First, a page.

2015 Exhibitions

Rebecca Loewen: Just for Staying Together

October 13, 2015 - January 3, 2016

Project Space

Michelangelo Antonioni concludes his sketch for a film Just for Staying Together with a question: “I’ve always wondered whether it’s always right to provide an ending for stories, whether literary, theatrical, or cinematic. Once it’s been firmly channelized a story’s in danger of dying inwardly unless you give it another dimension, unless you let its tempo prolong itself in that external world where we, the protagonists of all stories, live.

Charlotte Moth: living images

September 26 - December 20, 2015

Charlotte Moth’s multi-layered work demonstrates her interest in the relationships among photography, sculpture, architecture, memory, and history. Her in-depth research process and the conceptual fluidity of her work poetically interlace architectural projects, archival materials, notions of itinerancy, filmic and art historical references, as well as the objects and places that surround us. In addition to a selection of recent films, photographs, and sculptural works, Esker Foundation is pleased to present a co-commission of new work made in partnership with The Banff Centre, supported by a Paul D. Fleck Fellowship residency.

Celia Perrin Sidarous: Interiors, Other Chambers

September 26 - December 20, 2015

Celia Perrin Sidarous’ photographic works present intuitively organized collages and sculptural assemblages that offer a gorgeous and considered way of looking at collected objects and how the visual language of photography and the studio transforms them. As striking arrangements of colour, form, and shape that reference histories of still life, interior arrangement, and display, Perrin Sidarous’ images also suggest the implicit associations and secret affinities between objects and materials.

Svea Ferguson: airtime

July 6 - October 4, 2015

Project Space

‘airtime’ is a site-specific spatial intervention that is a continuation of Ferguson’s recent interest in exploring the potential of material. Through the cutting and manipulation of vinyl and linoleum flooring products, Ferguson makes sculptures and installations that work with the material’s versatile physical capabilities, and reveal its capacity for simultaneous structure and textile-like drapery.

Guido van der Werve: Nummers Vier, Acht, Veertien

May 23 - September 6, 2015

Deceptively simple at first glance, Guido van der Werve’s films weave together meticulous cinematography, symphonic scores, and durational performance to create enigmatic and ambiguous narratives that evoke and critique notions of the sublime landscape. Marked by a meditative, dream-like quality and punctuated with surprising moments of deadpan humour, van der Werve’s work explores themes such as loss, solitude, belonging, and the self.

Mia Feuer: Synthetic Seasons

May 23 - September 6, 2015

Mia Feuer is interested in the post-natural landscape, visible sites where human interaction – be it personal, social, political, or financial – has altered or is in the process of rapidly changing the land, and thus our relationship to it. Her work makes connections between our intense material dependency and the accelerated environmental impact this creates.

Kevin Schmidt: A Sign in the North­west Passage

May 23 - September 6, 2015

Esker Foundation presents Kevin Schmidt’s A Sign in the Northwest Passage, the multivalent documentation of the creation, delivery, and subsequent search for a cedar billboard that Schmidt emblazoned with foreboding messages from the Book of Revelations and then placed on the steadily melting ice of the Northwest Passage. Blurring the boundaries between durational performance, land art and installation, A Sign in the Northwest Passage asks powerful questions about Arctic sovereignty, colonialism, climate change, and material dependencies, and ultimately bears witness to the unyielding destruction of a not-so-remote landscape.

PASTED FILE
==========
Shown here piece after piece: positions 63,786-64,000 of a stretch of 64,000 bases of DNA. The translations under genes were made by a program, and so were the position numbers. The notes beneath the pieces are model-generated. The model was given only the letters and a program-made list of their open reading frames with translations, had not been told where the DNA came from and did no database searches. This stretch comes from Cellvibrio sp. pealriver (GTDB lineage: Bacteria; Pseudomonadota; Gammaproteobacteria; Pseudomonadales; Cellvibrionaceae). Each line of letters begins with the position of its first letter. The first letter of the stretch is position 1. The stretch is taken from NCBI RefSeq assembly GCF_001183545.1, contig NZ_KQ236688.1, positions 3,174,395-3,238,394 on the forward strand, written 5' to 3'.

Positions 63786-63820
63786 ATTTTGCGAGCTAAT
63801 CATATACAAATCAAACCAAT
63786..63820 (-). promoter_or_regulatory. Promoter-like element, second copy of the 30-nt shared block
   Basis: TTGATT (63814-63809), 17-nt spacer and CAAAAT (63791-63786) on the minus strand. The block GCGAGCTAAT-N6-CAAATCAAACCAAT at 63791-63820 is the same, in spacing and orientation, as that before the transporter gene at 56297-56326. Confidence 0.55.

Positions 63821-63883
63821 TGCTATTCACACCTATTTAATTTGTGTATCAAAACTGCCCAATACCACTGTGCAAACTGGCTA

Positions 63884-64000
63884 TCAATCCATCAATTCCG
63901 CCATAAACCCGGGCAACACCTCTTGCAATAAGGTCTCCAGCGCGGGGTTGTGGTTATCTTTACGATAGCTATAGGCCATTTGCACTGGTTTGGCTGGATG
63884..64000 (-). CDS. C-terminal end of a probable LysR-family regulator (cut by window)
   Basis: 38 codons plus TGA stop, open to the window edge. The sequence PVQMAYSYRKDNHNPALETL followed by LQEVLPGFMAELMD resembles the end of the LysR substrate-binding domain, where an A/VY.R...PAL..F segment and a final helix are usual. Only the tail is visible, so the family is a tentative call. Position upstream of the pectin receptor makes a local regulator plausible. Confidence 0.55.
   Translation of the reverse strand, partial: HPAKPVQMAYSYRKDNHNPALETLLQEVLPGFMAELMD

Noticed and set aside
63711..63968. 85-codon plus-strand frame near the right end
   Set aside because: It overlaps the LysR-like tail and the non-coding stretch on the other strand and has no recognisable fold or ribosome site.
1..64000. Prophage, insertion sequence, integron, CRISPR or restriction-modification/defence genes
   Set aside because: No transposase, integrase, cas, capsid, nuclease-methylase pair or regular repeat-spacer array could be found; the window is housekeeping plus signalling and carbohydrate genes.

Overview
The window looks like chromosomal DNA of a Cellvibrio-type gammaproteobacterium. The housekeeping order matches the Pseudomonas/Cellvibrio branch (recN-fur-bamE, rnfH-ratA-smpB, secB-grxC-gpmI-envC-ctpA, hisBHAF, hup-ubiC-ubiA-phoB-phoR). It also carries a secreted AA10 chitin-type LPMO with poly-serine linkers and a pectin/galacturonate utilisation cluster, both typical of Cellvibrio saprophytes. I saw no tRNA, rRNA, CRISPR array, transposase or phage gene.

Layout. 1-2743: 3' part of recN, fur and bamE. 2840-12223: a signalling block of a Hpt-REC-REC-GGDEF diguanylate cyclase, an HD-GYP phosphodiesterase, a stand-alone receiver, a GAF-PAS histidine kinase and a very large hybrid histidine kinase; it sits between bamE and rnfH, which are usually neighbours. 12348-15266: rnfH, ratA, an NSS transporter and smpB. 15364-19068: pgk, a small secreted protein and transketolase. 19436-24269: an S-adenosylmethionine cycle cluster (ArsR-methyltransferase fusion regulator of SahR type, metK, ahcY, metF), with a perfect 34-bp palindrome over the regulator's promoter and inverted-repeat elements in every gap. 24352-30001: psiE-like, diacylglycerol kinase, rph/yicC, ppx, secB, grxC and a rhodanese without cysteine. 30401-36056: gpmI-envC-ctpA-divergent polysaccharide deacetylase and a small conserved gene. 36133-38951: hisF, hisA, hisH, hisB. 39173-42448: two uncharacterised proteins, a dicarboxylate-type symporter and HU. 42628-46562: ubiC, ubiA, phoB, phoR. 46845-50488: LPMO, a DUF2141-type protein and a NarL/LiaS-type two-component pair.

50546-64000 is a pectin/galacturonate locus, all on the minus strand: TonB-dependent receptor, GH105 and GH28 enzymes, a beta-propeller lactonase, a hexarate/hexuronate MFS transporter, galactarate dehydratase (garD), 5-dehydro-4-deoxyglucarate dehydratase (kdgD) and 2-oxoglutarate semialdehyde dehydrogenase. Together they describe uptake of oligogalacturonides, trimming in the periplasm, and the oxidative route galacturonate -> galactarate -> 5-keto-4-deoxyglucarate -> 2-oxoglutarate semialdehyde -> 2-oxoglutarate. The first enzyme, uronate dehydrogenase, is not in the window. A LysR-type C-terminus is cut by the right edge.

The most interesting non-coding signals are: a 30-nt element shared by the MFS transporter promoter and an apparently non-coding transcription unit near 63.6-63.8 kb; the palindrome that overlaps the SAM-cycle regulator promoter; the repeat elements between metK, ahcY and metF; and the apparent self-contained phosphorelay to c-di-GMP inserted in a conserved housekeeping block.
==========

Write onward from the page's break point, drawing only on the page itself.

Corinne Thiessen: Chronic

April 6 - June 28, 2015

Project Space

In this new site-specific work, Lethbridge-based artist Corinne Thiessen traces the recurring tension among composure and chaos, regimented uniformity and self-conscious release. Using a constructed forest of fragmented trunks salvaged from fallen trees around Lethbridge, Chronic performs an endless choreography of collapse, a cycle of strain and release that speaks to Thiessen’s interest in thinking of failure as an ever-dependable chorus.

Oh, Canada: Contemporary Art from North North America

February 1 - April 26, 2015

Oh, Canada: Contemporary Art from North North America, organized by the Massachusetts Museum of Contemporary Art (MASS MoCA), is the largest survey of contemporary Canadian art ever produced outside Canada. Comprising of more than 100 artworks by 62 artists and collectives from across the country, Oh, Canada is huge in both scale and scope. Too big for just one gallery, the exhibition will be presented at Esker Foundation, Nickle Galleries, Illingworth Kerr Gallery, and Glenbow. This unique collaboration will encourage dialogue, debate, and a deeper understanding of local, regional, and national contemporary practice.

Oh, Canada is curated by Denise Markonish and organized by MASS MoCA. The exhibition is supported by TD Bank and the Canada Council for the Arts.

Rita McKeough: tender

January 31 - March 29, 2015

Project Space

There is always hope for any hot dog who has been rescued or who has escaped from a restaurant, diner, grocery store, refrigerator, kitchen counter, or right off a dinner plate.

We always hope for a full recovery despite injuries or psychological trauma. With rest and rehabilitation the hot dogs can be returned to the fields where the fresh grasses wait for them. There, they will live in peace, unharmed.

“We never give up.”